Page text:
Have you heard the hype about the la test social media platform to grace the App Store? (Sorry Android users, it’s currently only available on iPhone/iPad).
Clubhouse is described as an audio-based invite-only networking tool; but what does that mean? And why should you adopt another platform when you’ve only just grasped Reels and Fleeks?
Essentially, it’s like listening to all your favourite podcasters and expert speakers live and unplugged, as part of a worldwide interactive audience (don’t worry introverts, you can hide at the back; no need to be on stage unless you want to ask a question or be heard). As your confidence grows, it’s a space for you to join the conversation or host community events with your tribe in your very own rooms or groups.
It’s been suggested that Clubhouse has a party vibe, where you can lurk in the hallway, which is essentially a list of which conversations are being held in each room, or choose to float around, checking out the chat and picking your favourite spot for a cheeky earwig. This week, I’ve listened to live and authentic Grant Cardone, Gary Vaynerchuk, Paris Hilton and many more.
Later, if you want to join the discussion simply “raise a hand” and once you’re invited to the stage, you’re in the chat. Before getting stuck in, make sure you understand the stage etiquette, especially in large rooms. No one likes an excitable puppy who crashes in and destroys the energy.
Listen first and read the room before you speak – and absolutely don’t just try to leverage an opportunity to promote your business or sell to their audience. This is known as peacocking and is unwelcome in most rooms.
Want to bring in a friend to an awesome conversation? If they are already in Clubhouse that’s simple; just “ping” them and they’ll get a message to join the room, providing they’ve allowed notifications on the app. If they’re not yet an onboarded user, make sure that they’re in the “queue”, as you may be invited to give them a back door opportunity to join the platform.
How are beauty pros using it?
Most of your clients won’t be on Clubhouse yet so at the moment it’s more of a place to build your speaker profile and your brand awareness in the industry.
As more of your customers join – and you might even invite them – you could host private rooms for them with an educational event but, for now, it’s more about your personal development, professional networking and ability to hold the stage to share a message. Leverage this opportunity to gain competition tips from judges or get on stage with your industry icon, and ask the burning questions you’ve always wondered.
Clubhouse is onboarding at pace. So, if you are lucky enough to have snagged a golden ticket, what next?
Five Clubhouse onboarding hacks
1. It’s all about the bio When you gain access to Clubhouse, make your first activity filling out your bio. Click the face in the top right hand corner, tap the page and you’ll get an edit box. The first three lines are the most important: that is all that shows, unless someone clicks to expand the page, so make them count.
Your bio is how the algorithm will suggest connections and events, and it’s how others will search for you. Use emojis to represent interests and industries as these can be searched to.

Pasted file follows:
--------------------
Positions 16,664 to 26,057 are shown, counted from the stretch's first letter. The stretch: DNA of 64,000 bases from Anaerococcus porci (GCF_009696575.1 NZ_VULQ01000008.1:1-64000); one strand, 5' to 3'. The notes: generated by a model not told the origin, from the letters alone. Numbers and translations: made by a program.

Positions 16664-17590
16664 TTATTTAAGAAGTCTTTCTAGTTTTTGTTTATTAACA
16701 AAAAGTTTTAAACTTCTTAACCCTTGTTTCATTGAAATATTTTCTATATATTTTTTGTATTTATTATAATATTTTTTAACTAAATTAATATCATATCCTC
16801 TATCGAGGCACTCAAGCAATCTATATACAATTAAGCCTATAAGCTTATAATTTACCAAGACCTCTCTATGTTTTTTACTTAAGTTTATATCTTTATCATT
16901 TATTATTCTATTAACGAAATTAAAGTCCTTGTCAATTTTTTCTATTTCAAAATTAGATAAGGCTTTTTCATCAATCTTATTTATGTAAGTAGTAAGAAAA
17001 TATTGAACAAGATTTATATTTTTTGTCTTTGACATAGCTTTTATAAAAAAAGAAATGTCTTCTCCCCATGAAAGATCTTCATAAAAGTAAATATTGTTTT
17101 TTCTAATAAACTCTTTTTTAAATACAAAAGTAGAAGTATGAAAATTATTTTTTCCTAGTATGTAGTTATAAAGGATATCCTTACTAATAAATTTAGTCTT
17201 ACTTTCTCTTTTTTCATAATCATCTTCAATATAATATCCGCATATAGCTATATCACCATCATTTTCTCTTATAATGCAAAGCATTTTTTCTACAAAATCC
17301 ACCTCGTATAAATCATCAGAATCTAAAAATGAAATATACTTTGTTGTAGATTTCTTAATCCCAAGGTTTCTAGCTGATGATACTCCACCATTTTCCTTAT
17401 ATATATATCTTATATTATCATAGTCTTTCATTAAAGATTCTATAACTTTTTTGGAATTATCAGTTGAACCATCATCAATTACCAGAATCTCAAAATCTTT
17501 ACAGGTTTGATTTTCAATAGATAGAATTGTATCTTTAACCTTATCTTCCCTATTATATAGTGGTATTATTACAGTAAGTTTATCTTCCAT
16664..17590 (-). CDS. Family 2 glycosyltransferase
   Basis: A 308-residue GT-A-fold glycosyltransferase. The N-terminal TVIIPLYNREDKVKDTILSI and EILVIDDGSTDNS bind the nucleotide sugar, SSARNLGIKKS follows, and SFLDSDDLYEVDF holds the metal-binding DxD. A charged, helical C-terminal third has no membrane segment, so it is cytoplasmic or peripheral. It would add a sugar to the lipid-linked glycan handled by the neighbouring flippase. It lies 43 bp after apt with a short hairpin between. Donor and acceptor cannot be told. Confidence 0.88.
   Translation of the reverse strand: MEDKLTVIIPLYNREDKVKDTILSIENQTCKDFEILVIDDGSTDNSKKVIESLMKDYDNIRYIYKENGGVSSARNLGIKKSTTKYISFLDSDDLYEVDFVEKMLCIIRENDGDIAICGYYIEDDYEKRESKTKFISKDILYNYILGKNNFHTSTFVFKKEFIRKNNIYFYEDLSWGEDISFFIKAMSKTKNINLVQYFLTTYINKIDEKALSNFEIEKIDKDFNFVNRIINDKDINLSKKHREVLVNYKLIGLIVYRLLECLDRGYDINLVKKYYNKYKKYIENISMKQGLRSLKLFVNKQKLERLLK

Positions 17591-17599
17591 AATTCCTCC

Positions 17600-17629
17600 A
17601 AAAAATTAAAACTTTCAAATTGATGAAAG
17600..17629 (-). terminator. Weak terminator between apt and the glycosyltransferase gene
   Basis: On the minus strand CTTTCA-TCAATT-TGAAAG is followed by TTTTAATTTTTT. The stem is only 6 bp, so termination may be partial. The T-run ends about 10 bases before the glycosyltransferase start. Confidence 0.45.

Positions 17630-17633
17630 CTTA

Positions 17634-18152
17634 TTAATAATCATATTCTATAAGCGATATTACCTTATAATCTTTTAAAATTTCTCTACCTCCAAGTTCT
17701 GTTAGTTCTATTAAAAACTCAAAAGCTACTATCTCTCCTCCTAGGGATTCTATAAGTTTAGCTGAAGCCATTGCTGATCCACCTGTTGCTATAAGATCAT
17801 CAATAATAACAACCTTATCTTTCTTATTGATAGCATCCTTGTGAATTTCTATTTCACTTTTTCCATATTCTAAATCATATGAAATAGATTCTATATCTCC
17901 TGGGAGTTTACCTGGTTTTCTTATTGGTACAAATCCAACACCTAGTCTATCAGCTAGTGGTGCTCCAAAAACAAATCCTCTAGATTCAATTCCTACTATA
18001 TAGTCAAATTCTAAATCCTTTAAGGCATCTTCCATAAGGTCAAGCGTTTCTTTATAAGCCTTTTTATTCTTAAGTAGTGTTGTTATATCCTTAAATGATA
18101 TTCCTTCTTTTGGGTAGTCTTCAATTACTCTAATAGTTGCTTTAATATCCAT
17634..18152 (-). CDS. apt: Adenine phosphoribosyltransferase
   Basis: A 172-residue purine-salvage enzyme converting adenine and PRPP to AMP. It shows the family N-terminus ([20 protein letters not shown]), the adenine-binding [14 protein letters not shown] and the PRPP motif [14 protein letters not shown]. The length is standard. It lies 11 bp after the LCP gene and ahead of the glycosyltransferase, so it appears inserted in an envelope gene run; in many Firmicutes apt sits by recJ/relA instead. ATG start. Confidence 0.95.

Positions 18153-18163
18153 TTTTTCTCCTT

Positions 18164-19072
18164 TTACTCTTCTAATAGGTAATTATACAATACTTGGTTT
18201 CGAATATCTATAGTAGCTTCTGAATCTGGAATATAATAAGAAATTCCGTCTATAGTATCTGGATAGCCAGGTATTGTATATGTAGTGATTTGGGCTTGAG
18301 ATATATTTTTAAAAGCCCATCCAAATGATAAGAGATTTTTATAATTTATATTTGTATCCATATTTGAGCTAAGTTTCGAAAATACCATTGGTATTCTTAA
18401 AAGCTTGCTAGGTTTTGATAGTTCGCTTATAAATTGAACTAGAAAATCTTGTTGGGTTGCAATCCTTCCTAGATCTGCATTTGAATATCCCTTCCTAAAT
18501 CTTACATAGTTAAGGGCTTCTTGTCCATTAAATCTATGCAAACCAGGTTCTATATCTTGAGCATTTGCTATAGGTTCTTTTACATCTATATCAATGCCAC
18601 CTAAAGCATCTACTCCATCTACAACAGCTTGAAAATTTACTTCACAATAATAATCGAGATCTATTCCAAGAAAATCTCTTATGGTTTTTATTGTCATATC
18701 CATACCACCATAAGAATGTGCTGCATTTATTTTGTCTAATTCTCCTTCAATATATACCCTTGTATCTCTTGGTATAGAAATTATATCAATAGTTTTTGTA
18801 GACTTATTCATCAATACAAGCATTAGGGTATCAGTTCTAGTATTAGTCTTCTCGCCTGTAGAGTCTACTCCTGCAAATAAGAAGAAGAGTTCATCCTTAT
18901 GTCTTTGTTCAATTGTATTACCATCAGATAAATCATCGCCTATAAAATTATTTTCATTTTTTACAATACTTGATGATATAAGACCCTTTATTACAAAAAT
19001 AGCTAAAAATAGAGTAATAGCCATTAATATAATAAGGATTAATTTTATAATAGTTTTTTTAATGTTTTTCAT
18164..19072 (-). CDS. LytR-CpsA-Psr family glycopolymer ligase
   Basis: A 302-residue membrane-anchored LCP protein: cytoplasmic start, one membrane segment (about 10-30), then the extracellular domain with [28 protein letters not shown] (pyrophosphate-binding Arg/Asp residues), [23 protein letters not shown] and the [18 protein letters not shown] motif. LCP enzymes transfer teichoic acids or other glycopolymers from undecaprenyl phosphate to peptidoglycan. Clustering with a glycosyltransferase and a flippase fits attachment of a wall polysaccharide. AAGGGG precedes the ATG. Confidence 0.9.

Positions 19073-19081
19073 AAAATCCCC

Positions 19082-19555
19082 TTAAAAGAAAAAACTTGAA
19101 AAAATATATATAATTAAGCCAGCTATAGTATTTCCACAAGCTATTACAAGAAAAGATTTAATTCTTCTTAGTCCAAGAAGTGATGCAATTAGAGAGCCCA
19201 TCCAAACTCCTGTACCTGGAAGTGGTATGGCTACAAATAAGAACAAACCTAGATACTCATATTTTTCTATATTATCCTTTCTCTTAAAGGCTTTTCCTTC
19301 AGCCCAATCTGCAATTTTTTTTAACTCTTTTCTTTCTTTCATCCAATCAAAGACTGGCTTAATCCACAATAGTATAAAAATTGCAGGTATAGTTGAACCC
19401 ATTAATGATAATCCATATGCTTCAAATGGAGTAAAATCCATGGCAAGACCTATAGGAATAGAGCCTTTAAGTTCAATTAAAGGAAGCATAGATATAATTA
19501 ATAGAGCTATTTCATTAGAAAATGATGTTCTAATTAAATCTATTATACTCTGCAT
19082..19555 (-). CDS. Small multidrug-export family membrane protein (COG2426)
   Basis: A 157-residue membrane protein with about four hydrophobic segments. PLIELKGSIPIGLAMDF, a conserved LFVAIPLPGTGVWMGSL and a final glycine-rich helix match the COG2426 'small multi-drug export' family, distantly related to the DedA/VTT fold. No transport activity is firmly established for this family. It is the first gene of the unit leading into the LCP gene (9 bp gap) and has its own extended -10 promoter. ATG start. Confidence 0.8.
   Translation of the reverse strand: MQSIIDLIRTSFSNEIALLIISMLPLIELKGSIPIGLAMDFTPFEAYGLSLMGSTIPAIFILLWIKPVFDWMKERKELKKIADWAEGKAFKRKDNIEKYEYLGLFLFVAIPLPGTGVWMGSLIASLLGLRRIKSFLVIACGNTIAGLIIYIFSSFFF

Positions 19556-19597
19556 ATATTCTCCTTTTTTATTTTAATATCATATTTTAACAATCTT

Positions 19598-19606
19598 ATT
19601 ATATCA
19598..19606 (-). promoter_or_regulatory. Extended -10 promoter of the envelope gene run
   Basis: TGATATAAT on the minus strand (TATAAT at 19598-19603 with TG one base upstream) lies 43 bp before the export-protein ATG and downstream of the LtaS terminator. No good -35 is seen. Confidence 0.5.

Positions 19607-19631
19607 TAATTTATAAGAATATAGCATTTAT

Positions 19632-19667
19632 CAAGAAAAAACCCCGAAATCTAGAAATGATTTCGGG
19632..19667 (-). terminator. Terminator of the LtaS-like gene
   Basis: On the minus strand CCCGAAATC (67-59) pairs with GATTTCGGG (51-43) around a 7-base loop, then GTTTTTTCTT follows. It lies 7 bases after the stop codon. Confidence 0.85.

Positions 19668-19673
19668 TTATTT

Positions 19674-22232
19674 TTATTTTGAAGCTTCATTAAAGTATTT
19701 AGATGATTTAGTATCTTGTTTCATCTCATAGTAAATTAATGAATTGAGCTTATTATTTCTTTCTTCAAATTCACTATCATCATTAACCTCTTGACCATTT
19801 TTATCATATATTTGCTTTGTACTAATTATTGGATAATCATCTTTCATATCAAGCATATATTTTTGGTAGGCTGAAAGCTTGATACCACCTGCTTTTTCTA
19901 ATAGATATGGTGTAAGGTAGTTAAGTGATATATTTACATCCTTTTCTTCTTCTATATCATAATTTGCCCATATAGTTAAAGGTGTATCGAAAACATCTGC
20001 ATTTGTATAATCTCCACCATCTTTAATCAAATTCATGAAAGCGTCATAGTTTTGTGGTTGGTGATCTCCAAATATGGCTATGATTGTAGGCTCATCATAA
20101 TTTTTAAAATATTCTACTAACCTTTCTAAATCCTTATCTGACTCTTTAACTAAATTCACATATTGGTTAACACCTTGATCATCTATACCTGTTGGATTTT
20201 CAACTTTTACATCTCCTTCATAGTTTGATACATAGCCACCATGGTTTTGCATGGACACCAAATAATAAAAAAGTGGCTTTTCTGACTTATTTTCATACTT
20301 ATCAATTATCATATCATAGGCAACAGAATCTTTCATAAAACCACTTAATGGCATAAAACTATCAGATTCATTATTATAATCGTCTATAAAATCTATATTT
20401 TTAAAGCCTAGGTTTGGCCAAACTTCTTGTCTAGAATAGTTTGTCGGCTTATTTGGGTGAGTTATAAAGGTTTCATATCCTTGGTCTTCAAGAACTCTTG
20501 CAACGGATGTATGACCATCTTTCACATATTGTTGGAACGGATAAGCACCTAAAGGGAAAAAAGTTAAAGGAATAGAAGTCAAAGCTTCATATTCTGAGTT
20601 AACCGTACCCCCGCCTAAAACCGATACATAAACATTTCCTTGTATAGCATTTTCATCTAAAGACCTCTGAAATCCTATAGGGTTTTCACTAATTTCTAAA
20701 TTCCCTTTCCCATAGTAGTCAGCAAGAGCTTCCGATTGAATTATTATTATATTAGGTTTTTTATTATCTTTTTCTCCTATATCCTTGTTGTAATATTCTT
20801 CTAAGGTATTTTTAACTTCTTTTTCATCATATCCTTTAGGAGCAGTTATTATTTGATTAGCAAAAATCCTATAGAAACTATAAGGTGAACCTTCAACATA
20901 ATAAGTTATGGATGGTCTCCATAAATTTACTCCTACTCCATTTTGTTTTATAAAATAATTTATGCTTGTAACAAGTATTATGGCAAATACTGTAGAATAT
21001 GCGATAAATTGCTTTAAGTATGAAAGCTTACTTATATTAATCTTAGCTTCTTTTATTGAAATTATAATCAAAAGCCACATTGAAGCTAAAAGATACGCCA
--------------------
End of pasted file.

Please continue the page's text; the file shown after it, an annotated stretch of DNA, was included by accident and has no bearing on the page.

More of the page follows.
Don’t use stylised spelling or hashtags unless it’s a renowned community theme. Help the platform to connect you. You can edit your bio a million times, so don’t put it off; just throw something in now, then polish it up another time.
2. Join welcome parties and Town Halls There are two events that are really worth attending ASAP. The first is any welcome event or welcome party. I listened into a few and found @abraxas the most useful. He introduces the buttons and functionality, but also covers the basic rules so you don’t accidentally get banned or blocked.
The second is Town Hall, an event hosted by Clubhouse founders Rohan Seth and Paul Davison at 5pm on a Sunday to update on new features and announcements.
3. Be careful with invites These are like gold dust. You get one on entry and another after a week; then they usually dry up. You’ve got to earn them after that, by hosting rooms, speaking, adding valuable members or connecting for hours.
Beware, if you are part of a keychain (where each user invites the next name on a list) but you don’t know the person who enters after you. If they get blocked (e.g. for screen recording or racist/sexist/ homophobic behaviour) then you could also be blocked for bringing them in. This is called your “lineage”, so take care with it.
4. Small rooms rock The big rooms are noisy and while they are great to join at the start and hear the moderators share their stories, the next few hours are usually in panel flow, answering audience questions, and it can become white noise and lukewarm content.
Definitely follow your heroes and enjoy their slots, but also try to host/join a small room and really connect with others. This will help you overcome first-time nerves, pop your speaking/stage cherry and ask seemingly daft questions (we all had them!).
5. Choose the power hours The platform is still relatively new, and still heavily US populated, so much of the activity happens in the evening – if I’d “arrived” at 7am Saturday (early hours EST) I would’ve deleted the app for sure. As more UK hosts form clubs and groups, this will improve, but try different days and times for the first week. At 8pm on Sundays join our industry Welcome Party to find likeminded connections and an overview of rooms to attend and groups to follow.
Finally… buy a wireless charger, and set a switch-off contract with yourself, otherwise you’ll be sleep deprived, distracted (potentially divorced) and overwhelmed by midweek. Oh, and give me a follow @mrsdlewis. Enjoy! PB